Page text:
But this computer I'm typing on will not be XP much longer. I will be switching to Centos (it is already dual boot XP and Centos).

What is the best replacement for XP? I really don't know.

The things that make Windows 7 an impossible choice for me have more to do with corporate IT than inherent in Windows. My other desktop computer here is Windows 7. I would hate Windows 7 anyway, and corporate IT makes it much worse. In general Windows 7 would be a rotten replacement for XP, but for this XP system, which exists mainly to do the many things that the combination of Windows 7 and corporate IT make impossible on my faster computer, using Windows 7 would not be an improvement over the option of just throwing the computer away and failing at those parts of my job.

Among Linux choices to replace XP, I don't think Centos is in any way the obvious choice. I selected Centos entirely because it is the version of Linux most commonly and competently maintained by local IT here. I need significant help from local IT to integrate any system with the local network resources. I'm not very competent myself as a Linux admin. So the choice of Linux version had to be made based on the experience of local IT, rather than on any difference in technical merits.

Last edited by johnsfine; 03-08-2014 at 06:16 AM.
 
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Old 03-08-2014, 11:57 AM   #10
DavidMcCann
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Quote:
Originally Posted by auderus View Post
Especially now that Microsoft has ended XP we have to move lots of clients?
The answer will depend on your clients! There is no "best Linux" and what does for one will not do for others.

If you are talking about business users, they need stability. If they are prepared to pay for support, there's Red Hat and SUSE. If they want it free, there's CentOS (the same as Red Hat), Debian Stable, and Slackware.

An important consideration is the GUI, which is not built-in. Anyone will want something that is not going to be too much of a culture shock. If they are used to the XP interface, then they may not like Gnome: there may be cries of "Help, my computer looks like a smart-phone!" KDE is reliable and configurable, although some people find the special effects irritating. It's traditionally said that KDE is more Windows like, but I'd say that applied to the older versions. Mate and Xfce are more traditional. Then there's the question of the age of the computer. Some are going to be running XP on very old machines! AntiX will install Debian Stable in such a way that you can run a professional word-processor in 128MB. A modern KDE desktop will not perform well with less that 1GB.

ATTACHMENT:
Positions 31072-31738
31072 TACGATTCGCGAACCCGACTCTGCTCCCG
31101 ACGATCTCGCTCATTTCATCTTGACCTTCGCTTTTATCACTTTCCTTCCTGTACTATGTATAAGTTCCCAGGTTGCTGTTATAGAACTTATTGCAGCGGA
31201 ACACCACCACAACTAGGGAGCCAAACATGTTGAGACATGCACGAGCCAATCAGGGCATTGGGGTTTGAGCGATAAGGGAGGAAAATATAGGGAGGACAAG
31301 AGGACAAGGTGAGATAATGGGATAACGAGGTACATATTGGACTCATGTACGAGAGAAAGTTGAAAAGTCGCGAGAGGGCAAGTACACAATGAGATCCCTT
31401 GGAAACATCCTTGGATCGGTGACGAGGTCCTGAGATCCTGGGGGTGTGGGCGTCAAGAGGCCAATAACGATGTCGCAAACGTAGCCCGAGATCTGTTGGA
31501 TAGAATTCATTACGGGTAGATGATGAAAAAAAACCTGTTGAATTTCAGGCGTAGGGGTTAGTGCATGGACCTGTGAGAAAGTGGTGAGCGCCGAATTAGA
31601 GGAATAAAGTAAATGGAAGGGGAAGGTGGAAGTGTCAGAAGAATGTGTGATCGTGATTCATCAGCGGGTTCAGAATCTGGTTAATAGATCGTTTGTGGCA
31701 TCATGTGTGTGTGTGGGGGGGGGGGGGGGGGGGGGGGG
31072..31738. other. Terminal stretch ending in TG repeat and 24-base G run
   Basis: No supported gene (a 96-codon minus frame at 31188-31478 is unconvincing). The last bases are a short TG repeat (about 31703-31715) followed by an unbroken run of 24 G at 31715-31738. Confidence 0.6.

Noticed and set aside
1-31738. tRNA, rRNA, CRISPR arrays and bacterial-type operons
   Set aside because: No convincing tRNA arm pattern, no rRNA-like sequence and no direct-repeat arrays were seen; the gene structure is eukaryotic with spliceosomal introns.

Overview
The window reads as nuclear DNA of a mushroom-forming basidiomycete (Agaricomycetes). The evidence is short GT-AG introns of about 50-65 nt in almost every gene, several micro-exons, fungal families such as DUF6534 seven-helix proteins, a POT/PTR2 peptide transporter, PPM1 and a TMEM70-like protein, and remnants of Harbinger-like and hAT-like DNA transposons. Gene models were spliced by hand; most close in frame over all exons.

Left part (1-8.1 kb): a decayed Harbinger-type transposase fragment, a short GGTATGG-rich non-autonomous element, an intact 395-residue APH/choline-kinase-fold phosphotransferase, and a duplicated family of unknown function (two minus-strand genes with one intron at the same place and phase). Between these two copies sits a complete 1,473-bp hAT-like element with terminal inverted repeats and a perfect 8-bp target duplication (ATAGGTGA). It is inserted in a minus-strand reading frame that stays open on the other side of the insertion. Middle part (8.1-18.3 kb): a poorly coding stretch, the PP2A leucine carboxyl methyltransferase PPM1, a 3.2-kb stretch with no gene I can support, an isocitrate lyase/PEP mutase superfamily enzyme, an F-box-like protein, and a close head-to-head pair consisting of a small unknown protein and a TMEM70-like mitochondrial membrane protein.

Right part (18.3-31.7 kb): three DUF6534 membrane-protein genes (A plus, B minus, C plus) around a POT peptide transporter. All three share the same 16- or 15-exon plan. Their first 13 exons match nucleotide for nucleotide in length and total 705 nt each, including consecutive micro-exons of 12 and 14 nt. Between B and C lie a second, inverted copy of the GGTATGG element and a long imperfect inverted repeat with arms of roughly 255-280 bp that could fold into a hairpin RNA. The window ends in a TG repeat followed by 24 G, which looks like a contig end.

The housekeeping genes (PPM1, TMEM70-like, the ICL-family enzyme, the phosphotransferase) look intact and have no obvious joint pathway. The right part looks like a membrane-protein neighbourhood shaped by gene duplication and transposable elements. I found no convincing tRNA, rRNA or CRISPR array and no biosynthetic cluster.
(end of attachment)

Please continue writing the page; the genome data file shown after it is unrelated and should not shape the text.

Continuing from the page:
So, we have
- Red Hat or CentOS with Gnome or KDE
- SUSE with KDE or Gnome
- Debian Stable with Gnome or KDE, or installed with Ice via AntiX, or installed with Mate via Point
- Slackware installed via Salix (more user-friendly configuration tools) with Xfce, KDE, or Mate.
 
Old 03-09-2014, 06:35 AM   #11
WiseDraco
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cool. search for miserable MS-addicted in linuixquestions
i personally for last 7 years or so use slackware - on all my desktops, and servers. actually i have an XP too ( it come with my eeepc when i purchase it new), but i boot in it about a one or two times in year. i, as many of us, start my way in PC with ms dos, then win95osr, win98se, winxp, but then i got tired from all microsoft philosophy and problems, and switch to linux. not regret...
 
Old 03-09-2014, 03:42 PM   #12
RockDoctor
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DE (desktop environment) or OS (operating system). Two different cans of worms, at least for me. My favorite DEs are (in alphabetical order) Cinnamon and LXDE; they let me do what I want to do, are configurable enough for my purposes, and otherwise stay out of my way. Once upon a time, I'd do a lot of switching between Fedora and Ubuntu on my netbook because one or the other would break wifi. Although wifi breakage is no longer a problem, I still multiboot Fedora, (L)ubuntu, and Linux Mint on my desktop PC. I've no strong preference among the three OSs.
 
Old 03-13-2014, 09:45 AM   #13
balky
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CentOS for me any day...

It is becoming increasingly difficult to tell which is more commercial between M$ and Ubuntu...
 
Old 03-13-2014, 09:46 AM   #14
szboardstretcher
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For work -- Windows 7. I simply cannot get as much work done with my arch laptop/debian desktop as i can with my windows 7 desktop.
 
Old 03-13-2014, 09:57 AM   #15
cwizardone
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Quote:
Originally Posted by szboardstretcher View Post
For work -- Windows 7. I simply cannot get as much work done with my arch laptop/debian desktop as i can with my windows 7 desktop.
Interesting. Are you using applications for which there are no suitable Linux equivalents?